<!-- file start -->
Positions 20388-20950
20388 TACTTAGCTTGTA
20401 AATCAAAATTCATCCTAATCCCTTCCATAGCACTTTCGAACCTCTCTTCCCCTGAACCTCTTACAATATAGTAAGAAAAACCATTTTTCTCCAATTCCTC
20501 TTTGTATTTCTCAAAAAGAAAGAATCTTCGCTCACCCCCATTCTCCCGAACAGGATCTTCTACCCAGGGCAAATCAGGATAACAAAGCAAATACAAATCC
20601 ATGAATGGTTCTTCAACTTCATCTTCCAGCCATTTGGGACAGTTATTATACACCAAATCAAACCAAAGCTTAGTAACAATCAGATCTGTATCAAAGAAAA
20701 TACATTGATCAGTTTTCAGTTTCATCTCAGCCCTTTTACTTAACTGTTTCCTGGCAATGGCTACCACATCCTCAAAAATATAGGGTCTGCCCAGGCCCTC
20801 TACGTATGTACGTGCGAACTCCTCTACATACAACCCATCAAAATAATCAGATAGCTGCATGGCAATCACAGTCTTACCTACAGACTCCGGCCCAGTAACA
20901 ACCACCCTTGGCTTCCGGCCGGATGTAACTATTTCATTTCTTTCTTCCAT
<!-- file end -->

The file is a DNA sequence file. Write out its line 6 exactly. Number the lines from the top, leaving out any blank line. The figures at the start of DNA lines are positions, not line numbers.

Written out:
20701 TACATTGATCAGTTTTCAGTTTCATCTCAGCCCTTTTACTTAACTGTTTCCTGGCAATGGCTACCACATCCTCAAAAATATAGGGTCTGCCCAGGCCCTC